UPDATE: The budget workshop just ended, but you can follow the City Council meeting on Twitter #oakmtg. I finally gave in and joined Twitter, after months of being harassed, just so I could get in on the discussion there. You can find me @oaklandbecks
Tonight there will be not one but two Council meetings, and plenty will be covered. From 4-6pm, the Council will hold a special budget workshop, and from 7pm until late in the night, they’ll have a regular Council meeting. Here’s an explanation of some of the items that will be discussed.
You probably know by now that Oakland is again facing a huge deficit – this time we’re $19 million in the hole. And for the past few weeks I’ve been extremely concerned about what would be cut, considering we’ve already cut services to below reasonable levels and I’m not sure how the city could function after further serious cuts. Well, somehow staff has come up with one-time gimmicks to avoid major cuts:
The City can come up with $6.62 million in one-time money by pillaging some funds that happen to have available balances, including money from an insurance settlement after the earthquake ($3.2 million), the telecommunications land use fund ($0.5 million) that can be used for park maintenance, the Parks and Recreation self-sustaining fund ($0.5 million), and Measure Q ($1.5 million), which can be used to maintain library services while reducing the Library’s General Fund appropriation to $9.06 million, the minimum permitted by Measure Q.
So that still leaves us with what, $12.5 million to come up with? Staff proposes raising another $11.6 million by selling off City property, like the Kaiser Convention Center and the Scotlan Convention Center. If, of course, they can find anyone to buy them.
The remaining deficit would be closed by forcing towing companies to start collecting our existing 18.5% parking tax on towed cars and leasing as yet unspecified City property to cell phone companies for them to put cell phone towers on.
Read the rest of V Smoothe’s post for further details on the proposal. It’s clear that this kind of budgeting isn’t sustainable and the Council does not have easy decisions to make tomorrow night. I don’t think they’ll love the staff proposal, but I’m not sure they’ll have any better ideas for budgeting.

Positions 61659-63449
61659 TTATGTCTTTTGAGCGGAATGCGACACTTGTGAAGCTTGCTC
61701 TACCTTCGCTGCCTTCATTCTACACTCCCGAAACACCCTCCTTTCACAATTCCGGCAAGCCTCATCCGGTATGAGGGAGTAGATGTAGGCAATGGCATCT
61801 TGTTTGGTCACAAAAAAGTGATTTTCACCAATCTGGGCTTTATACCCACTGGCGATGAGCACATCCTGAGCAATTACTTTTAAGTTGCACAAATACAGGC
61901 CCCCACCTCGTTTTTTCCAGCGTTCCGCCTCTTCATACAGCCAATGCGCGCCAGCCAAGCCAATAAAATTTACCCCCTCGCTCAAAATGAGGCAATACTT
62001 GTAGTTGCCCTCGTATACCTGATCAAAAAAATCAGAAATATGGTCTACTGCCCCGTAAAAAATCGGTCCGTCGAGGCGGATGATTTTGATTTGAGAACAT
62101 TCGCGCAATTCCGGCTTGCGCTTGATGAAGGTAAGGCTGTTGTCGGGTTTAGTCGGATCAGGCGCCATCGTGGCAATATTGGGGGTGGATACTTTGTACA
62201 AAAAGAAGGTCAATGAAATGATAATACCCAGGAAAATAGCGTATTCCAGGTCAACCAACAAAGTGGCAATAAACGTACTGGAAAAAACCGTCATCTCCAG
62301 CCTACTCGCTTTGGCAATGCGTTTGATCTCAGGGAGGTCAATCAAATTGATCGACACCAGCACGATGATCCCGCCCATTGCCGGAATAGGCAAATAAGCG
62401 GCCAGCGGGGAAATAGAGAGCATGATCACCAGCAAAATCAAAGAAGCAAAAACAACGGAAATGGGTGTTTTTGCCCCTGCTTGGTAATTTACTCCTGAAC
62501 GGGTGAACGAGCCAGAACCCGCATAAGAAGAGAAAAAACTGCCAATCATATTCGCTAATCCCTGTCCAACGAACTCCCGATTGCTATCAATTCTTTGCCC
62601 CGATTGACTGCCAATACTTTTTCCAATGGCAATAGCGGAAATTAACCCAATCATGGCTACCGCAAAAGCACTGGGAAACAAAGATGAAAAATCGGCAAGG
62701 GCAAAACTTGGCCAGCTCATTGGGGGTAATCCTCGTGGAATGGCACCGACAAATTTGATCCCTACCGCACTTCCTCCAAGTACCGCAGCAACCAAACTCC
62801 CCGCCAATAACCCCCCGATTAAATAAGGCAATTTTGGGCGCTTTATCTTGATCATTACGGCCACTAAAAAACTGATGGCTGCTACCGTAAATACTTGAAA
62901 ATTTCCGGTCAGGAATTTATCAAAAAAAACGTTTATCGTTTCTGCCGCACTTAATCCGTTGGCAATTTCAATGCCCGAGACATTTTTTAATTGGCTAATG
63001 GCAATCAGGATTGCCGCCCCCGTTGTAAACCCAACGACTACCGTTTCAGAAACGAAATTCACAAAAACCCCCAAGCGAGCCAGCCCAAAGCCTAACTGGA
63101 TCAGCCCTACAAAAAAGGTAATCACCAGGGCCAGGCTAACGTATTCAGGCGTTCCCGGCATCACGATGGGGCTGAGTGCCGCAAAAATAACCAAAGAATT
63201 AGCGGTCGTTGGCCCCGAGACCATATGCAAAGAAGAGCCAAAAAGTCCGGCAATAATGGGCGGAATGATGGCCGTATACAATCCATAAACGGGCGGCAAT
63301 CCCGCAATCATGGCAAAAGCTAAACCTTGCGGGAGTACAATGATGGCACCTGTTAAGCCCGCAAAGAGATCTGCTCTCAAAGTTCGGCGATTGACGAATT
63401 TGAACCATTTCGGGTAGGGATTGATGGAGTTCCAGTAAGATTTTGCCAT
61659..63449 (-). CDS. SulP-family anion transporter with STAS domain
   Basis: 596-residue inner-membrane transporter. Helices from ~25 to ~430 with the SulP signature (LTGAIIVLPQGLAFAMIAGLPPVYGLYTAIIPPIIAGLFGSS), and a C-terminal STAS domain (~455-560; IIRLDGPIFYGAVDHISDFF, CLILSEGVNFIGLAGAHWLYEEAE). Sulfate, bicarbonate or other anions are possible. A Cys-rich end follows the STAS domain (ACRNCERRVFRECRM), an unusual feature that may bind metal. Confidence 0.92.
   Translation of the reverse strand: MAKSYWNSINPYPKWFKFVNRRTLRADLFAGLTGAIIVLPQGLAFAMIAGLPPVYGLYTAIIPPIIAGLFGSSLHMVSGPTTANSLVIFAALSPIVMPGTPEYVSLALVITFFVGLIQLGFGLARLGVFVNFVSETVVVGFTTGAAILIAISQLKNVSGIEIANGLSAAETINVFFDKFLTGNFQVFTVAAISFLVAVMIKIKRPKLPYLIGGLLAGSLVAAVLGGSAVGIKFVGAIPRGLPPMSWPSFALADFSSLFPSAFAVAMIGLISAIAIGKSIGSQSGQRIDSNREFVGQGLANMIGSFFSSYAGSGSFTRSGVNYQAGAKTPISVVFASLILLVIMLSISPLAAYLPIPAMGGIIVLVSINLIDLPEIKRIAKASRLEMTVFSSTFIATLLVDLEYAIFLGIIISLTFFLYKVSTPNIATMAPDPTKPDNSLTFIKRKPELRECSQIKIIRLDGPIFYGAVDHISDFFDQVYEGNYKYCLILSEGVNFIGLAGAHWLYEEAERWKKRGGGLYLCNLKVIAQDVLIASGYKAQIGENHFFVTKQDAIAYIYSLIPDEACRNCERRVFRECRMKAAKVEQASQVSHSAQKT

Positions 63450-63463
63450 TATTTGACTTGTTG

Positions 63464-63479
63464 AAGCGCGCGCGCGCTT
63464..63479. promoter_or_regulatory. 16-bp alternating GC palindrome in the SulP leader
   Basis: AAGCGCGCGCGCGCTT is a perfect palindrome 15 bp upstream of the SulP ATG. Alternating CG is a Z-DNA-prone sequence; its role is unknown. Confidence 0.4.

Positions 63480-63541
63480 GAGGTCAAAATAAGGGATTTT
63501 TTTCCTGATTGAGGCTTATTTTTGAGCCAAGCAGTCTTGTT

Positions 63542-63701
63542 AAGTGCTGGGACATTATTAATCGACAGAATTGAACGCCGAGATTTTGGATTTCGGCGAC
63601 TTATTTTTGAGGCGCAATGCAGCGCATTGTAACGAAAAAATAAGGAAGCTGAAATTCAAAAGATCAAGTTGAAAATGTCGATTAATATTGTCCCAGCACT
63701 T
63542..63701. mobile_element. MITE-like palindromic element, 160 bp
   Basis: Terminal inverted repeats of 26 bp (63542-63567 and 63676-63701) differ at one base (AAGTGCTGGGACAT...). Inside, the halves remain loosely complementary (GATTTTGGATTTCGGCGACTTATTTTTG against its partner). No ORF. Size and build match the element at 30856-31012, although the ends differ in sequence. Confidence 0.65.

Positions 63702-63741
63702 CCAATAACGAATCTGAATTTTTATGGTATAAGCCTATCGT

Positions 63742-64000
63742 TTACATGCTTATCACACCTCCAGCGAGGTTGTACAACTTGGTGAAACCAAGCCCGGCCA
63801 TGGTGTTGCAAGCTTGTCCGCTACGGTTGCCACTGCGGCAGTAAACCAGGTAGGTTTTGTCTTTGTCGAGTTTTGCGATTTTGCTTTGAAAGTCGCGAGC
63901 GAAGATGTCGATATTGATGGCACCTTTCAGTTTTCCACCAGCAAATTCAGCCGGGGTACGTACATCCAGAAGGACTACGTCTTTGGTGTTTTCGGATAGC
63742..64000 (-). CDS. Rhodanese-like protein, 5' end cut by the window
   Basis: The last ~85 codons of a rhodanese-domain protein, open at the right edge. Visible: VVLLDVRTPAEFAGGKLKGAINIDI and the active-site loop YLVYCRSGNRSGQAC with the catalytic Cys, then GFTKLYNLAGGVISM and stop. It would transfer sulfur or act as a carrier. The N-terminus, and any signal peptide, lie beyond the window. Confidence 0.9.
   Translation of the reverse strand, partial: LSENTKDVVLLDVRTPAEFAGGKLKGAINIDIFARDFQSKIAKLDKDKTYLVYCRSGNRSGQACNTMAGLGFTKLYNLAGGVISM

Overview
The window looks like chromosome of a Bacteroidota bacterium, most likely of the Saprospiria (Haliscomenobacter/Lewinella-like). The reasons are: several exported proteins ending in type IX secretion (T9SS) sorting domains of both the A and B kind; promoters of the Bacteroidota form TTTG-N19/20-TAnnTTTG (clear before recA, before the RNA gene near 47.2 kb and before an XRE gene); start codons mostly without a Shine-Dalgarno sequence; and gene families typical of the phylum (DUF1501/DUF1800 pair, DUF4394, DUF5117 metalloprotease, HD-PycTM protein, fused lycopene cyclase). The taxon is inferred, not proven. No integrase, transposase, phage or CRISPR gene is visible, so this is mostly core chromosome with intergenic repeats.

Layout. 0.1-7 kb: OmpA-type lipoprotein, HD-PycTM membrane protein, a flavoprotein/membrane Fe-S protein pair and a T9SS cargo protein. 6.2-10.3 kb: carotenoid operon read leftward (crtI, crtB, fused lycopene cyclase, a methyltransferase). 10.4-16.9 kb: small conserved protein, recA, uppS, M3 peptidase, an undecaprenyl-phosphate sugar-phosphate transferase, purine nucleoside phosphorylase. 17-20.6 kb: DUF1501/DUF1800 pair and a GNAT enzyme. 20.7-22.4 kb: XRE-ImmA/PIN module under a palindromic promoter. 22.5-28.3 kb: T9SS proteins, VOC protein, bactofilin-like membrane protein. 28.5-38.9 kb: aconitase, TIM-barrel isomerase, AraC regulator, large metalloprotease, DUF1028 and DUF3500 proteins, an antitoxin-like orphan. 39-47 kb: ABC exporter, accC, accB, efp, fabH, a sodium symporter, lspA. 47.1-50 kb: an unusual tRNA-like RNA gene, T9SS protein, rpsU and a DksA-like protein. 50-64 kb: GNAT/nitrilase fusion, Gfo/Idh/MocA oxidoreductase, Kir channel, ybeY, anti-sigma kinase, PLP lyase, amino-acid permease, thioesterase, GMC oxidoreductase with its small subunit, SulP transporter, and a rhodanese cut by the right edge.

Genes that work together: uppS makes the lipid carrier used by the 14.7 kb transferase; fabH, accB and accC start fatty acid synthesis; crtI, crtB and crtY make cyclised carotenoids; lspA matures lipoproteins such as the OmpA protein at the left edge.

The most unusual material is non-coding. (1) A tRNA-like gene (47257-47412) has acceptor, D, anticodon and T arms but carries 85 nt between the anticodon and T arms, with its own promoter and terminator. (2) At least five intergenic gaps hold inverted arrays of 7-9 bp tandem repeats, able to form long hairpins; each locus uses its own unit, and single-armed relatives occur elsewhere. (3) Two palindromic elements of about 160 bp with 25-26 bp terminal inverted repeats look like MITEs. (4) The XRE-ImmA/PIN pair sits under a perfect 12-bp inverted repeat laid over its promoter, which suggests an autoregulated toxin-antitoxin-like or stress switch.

This item was supposed to come to Council two weeks ago, but it was delayed, and I wrote about it then:
[The proposed billboard at the Bay Bridge entrance] doesn’t bring the City of Oakland any revenue. But it does bring revenue to the East Bay Municipal Utility District (EBMUD), and it doesn’t hurt Oakland financially. In exchange for approving this agreement, Clear Channel will remove 16 billboards throughout the city (the full list can be found in the staff report). Apparently, it is fairly common for Clear Channel to get new billboard space in exchange for getting rid of other billboards, as this was done in 2003 and 2007, though the City did receive revenue out of both of those agreements.
UPDATE: The new proposal includes a one-time $400,00 payment from Clear Channel to the City and an ongoing annual payment of a yet to be determined percentage of revenue from the lease, which is probably why Kaplan held this over until this week’s meeting. Otherwise, the proposal appears to be the same as the one that was initially headed for Council two weeks ago.
The Oakland Fund for Children and Youth Planning and Oversight Committee is responsible for distributing funds to various youth programs, based on the funding from Kids First! (Measure K, Measure OO, and Measure D). Tonight, OFCY will be presenting its strategic plan for 2010-2013.
This item came before the Life Enrichment Committee last week and the most contentious part of the plan was the restriction on which school-based programs OFCY funds could be directed to. The request for proposals states, “High percentage of students (and/or # of students) on Free and Reduced lunch- students with a FRL at 49% or below are not eligible to apply.” This means that schools where less than 50% of students receive free or reduced lunches will be ineligible for OFCY funds for after-school programs.
Jean Quan really didn’t like this because she quickly realized that several schools in her district just barely missed the mark, and she argued that the difference between a school with 48% FRL and 50% FRL is not so great. She argued, quite reasonably, that this threshold was arbitrary and didn’t take into account the many children, especially from immigrant families, that could qualify for free lunches but didn’t apply. Staff responded that they needed to create some threshold because otherwise the money would be spread too thin. So Quan recommended changing the cut-off to 45%, and staff said they could do that.
But then Jane Brunner looked more closely at her chart and realized that a few schools in her district would still be left out (it seemed that she had little understanding of the situation going into the meeting). So she argued for the cut-off to be 40%. Staff again explained that this would stretch resources more and impact all of the programs, but the committee voted unanimously to move the item to Council with the change. Of course, that’s not reflected in the OFCY packet for tonight, but I’m sure it will come up.
The Rest of the Agenda…
I had hoped to have some time to write about the obesity and tobacco preventions program grant because this item was discussed in length at the Life Enrichment Committee and I’m guessing there will be lengthy discussions tonight. Unfortunately, I’m having some serious mouse issues and am unable to copy and paste and do lots of other things so it’s not going to be possible. Watch the Council meeting tonight to see what happens.